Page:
Don’t you just love dogs? They are bundles of furry love with doggie breath, and sometimes they like to chew on things. Recently, I was contacted to repair a well-loved quilt that had seen its share of doggy attention.
Two of the corners were chewed off completely. This one was on one end.
This was the opposite corner.
The easiest thing to do was to simply cut off the most damaged area, as there wasn’t any of the original fabric to make new blocks. Using a ruler and rotary cutter, I cut a straight line as close to the damage as possible.
The advantage of this is I now have bits of matching fabric to make the rest of the repairs. I matched the corner color on the top, and the backing fabric on the back, placing the pieces right sides together with the quilt corner. This is the first corner.
Sew a diagonal line across the corner, showing the second one.
Trim the original quilt past the new seam to 1/4 inch, and add a bit of batting to fill the corner.
Then, topstitch to define the corner and stay stitch the repair.
Trim to an even point, using the sides as guides.
The back looks nice too, with matching fabric.
I removed the original binding, and made new binding for the entire quilt, for consistency. This was the quilt owner’s idea, as she wasn’t able to match the original binding color. She had purchased a new purple fabric that worked well with the other fabrics in the quilt.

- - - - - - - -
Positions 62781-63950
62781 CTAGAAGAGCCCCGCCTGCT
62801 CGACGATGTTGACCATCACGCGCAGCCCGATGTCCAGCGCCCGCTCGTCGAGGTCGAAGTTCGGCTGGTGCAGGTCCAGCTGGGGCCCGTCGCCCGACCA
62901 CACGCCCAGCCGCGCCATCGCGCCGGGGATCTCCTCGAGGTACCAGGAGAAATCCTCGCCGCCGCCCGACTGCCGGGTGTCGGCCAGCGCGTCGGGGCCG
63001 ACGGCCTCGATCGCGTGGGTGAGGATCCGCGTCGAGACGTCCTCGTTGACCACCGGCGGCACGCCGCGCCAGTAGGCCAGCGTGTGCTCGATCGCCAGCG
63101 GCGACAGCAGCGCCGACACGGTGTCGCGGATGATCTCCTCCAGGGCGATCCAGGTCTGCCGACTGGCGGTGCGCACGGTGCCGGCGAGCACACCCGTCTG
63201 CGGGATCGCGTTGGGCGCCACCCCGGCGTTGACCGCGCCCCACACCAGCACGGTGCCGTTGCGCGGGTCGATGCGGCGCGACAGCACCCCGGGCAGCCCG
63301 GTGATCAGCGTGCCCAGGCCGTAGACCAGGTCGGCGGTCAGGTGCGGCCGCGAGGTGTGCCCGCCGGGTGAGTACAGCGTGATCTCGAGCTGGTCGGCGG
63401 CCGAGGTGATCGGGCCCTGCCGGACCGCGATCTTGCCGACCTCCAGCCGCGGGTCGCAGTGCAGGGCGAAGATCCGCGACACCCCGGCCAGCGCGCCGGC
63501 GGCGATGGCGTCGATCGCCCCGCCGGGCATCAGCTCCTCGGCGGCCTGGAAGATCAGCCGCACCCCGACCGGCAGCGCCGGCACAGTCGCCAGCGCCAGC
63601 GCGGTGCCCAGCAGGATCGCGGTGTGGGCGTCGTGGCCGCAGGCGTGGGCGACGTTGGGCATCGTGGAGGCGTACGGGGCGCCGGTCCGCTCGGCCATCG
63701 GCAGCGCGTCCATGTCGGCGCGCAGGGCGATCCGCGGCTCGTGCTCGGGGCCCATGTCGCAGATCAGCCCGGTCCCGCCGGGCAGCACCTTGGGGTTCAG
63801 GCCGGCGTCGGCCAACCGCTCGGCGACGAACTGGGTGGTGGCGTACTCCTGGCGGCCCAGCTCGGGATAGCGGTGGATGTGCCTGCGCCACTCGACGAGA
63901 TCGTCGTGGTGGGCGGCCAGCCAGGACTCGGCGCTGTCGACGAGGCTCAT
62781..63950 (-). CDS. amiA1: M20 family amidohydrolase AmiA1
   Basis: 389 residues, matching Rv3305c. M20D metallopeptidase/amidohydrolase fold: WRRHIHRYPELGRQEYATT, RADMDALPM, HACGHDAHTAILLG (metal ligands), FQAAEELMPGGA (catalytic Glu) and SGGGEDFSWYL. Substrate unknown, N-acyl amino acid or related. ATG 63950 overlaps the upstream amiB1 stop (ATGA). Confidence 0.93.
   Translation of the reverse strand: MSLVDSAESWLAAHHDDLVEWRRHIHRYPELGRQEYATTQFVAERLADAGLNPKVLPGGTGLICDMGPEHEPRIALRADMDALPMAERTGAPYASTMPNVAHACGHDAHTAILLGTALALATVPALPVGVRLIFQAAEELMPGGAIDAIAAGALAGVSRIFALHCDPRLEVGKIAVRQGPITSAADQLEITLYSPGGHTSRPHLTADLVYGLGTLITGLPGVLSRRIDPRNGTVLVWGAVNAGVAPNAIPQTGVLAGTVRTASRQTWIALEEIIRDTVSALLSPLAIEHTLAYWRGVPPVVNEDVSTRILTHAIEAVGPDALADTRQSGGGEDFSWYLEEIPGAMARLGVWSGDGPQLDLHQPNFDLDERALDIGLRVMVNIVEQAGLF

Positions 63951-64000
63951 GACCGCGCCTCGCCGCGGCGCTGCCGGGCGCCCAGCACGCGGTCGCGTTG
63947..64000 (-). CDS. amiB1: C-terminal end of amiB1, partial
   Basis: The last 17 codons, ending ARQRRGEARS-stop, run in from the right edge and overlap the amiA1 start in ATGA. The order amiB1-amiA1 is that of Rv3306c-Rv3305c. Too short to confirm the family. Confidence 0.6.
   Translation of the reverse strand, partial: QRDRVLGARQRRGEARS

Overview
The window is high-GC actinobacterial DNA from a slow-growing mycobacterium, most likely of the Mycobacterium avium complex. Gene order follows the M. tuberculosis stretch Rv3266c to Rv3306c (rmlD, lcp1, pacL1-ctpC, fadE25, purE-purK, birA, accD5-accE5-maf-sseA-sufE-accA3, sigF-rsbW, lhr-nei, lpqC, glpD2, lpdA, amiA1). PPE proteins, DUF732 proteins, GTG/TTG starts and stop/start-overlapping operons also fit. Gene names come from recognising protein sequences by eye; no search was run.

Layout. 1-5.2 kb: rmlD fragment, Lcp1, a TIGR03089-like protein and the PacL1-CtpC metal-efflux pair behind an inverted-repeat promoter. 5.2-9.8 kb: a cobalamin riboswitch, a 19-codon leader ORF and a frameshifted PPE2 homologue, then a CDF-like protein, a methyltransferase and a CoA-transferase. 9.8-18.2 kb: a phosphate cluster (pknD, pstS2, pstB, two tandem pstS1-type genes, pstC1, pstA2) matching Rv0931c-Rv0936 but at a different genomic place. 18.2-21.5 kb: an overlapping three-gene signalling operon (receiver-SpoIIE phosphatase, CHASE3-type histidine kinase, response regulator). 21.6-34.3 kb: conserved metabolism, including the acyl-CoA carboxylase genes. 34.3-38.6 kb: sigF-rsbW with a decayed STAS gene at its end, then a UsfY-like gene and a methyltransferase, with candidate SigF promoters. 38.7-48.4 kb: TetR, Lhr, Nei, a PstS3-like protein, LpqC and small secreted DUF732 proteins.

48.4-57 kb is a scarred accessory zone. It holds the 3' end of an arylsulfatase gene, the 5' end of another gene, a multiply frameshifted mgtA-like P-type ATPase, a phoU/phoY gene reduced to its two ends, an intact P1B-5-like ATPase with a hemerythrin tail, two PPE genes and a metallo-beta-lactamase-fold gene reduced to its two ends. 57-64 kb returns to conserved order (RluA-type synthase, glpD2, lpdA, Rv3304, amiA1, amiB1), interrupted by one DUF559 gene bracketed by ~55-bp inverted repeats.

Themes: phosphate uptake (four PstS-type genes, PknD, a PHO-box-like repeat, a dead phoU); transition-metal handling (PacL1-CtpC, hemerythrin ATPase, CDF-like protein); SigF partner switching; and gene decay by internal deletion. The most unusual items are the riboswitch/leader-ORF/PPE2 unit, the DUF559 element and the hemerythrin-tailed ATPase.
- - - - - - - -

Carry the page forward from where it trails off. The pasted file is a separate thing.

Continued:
It was sewed to the quilt front, then turned to the back and machine stitched.
As I was doing the binding, I realized this hole would need to be repaired before finishing the binding as it was so close to the edge.
The top side of this hole didn’t have much damage, just a few threads missing. I hand stitched those, but wanted to add a bit of stabilizer to the back since I could. So, I added a bit of fusible web, and a circle of batting, then trimmed the stray threads.
Using another bit from the piece I cut off, I matched the backing color and made a patch. This was sewn by hand.
All done with the hand sewing, it is barely noticeable. I pressed it from the top side to be sure the fusible web adhered.
The binding went over the edge of the patch as it was so close to the edge.
I then made patches for the other torn areas.
After the patch applique, two more tears fixed on the top side.
Then this one on the back was stabilized in the same way as above.
Here it is after the applique. It really helps to have the matching fabric, as this doesn’t show at all from any distance.
So, now if you really look closely, you’ll see one edge has fewer squares in the border.
But it really doesn’t show to the casual view.
Now there is one more happy lady who has her quilt back. And one more dog that has to find a new chew toy.
What are you working on now?
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